Is your garden dogged with bald patches? Heavy footfall, children playing football, or even man’s best friend can cause considerable damage to a lawn. Thankfully, repairing a lawn using new turf is quick and easy, and produces instant results. Find out how to get your lawn back in shape with tips from Paynes Turf.Repairing a lawn with turf Paynes Turf

The best time to repair damages sections is in the spring or autumn when the weather is cooler and more susceptible to rain, however it can be carried out during the summer too. You will need a garden spade, garden fork, half-moon edging tool, garden rake, a brush, and a watering can or hose pipe.

Step 1. Place the new turf over the damaged section and cut around the edge of the turf using the half-moon edging tool. This will ensure that the new turf will fit snugly into the prepared area. Roll up the new turf and place it aside.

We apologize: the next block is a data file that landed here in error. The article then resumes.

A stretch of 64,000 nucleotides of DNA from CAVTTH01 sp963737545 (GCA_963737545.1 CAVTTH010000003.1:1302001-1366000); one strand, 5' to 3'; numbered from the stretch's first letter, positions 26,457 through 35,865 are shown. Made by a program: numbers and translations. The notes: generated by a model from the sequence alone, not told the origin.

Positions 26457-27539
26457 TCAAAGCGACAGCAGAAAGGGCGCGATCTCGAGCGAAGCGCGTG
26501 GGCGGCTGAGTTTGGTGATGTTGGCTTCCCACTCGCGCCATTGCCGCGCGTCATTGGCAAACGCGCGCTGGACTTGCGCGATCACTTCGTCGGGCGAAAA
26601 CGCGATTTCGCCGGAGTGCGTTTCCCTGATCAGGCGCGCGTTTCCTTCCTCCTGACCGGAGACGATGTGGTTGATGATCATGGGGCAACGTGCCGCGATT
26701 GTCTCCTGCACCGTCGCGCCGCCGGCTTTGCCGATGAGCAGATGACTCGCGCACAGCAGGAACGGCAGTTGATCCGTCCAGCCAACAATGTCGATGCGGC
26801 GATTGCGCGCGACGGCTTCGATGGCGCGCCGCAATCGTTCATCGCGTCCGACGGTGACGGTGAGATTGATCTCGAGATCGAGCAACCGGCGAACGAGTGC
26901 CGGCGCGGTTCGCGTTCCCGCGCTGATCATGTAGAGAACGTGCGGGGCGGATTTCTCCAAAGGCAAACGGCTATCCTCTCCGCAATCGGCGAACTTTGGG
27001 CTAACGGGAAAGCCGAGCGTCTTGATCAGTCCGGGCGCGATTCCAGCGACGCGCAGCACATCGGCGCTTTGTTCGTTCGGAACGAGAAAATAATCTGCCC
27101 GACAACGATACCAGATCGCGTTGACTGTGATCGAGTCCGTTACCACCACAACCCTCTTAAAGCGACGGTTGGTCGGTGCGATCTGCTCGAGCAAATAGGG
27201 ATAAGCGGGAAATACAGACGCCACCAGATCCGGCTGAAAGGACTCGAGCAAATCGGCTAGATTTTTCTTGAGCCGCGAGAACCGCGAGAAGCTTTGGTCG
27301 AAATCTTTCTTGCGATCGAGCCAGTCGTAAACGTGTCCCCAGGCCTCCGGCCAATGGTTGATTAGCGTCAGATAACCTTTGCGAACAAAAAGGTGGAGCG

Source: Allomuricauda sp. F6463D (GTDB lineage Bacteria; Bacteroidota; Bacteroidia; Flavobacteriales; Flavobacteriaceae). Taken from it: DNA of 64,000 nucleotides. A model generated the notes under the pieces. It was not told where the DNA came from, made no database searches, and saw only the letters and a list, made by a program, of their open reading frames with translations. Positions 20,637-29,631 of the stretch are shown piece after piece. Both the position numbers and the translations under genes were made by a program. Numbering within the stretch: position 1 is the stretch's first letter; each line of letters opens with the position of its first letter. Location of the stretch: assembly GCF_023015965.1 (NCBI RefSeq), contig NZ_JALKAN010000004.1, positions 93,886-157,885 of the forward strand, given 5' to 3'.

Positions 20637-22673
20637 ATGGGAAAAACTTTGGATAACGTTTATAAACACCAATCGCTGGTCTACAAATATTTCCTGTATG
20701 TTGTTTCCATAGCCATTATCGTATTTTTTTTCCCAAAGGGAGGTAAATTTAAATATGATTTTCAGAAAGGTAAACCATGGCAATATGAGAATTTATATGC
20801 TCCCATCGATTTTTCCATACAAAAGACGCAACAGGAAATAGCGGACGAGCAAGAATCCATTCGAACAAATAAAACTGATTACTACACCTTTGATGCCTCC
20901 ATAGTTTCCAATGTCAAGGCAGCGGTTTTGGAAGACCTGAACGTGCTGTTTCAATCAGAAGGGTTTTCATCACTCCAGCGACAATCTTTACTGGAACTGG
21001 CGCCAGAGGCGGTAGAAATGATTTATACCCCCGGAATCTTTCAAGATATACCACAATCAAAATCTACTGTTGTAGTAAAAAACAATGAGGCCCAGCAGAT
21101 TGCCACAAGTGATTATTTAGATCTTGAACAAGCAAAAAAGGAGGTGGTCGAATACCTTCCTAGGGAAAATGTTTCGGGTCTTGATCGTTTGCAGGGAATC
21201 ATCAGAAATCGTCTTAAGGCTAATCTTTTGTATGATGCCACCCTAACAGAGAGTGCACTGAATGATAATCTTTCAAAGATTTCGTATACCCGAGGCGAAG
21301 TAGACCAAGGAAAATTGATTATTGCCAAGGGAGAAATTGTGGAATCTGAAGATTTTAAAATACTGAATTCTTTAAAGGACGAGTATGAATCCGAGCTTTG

Step 2. Use the spade to lift the damaged area section by section – push the spade into the soil then cut horizontally under the turf. Try not to remove too much of the loose soil – the aim is to remove the matted part only. Place the damaged turf on the compost heap.

Step 3. Fork over the soil, then mix in topsoil to help the turf establish quickly, along with sharp sand to assist with drainage. Make sure the area is even, flat, and firmed down, ready for the turf to be laid.

Step 4. Lay the turf into the prepared area, and lightly firm down with the flat end of a rake or a board. Use a brush to fill the edges of the new turf with the topsoil and sand mixture – this will prevent the edges from drying out.

Step 5. Water the newly turfed area well, ensuring that the water seeps right through to the soil below, and water every day for at least 2 weeks until the new turf has established.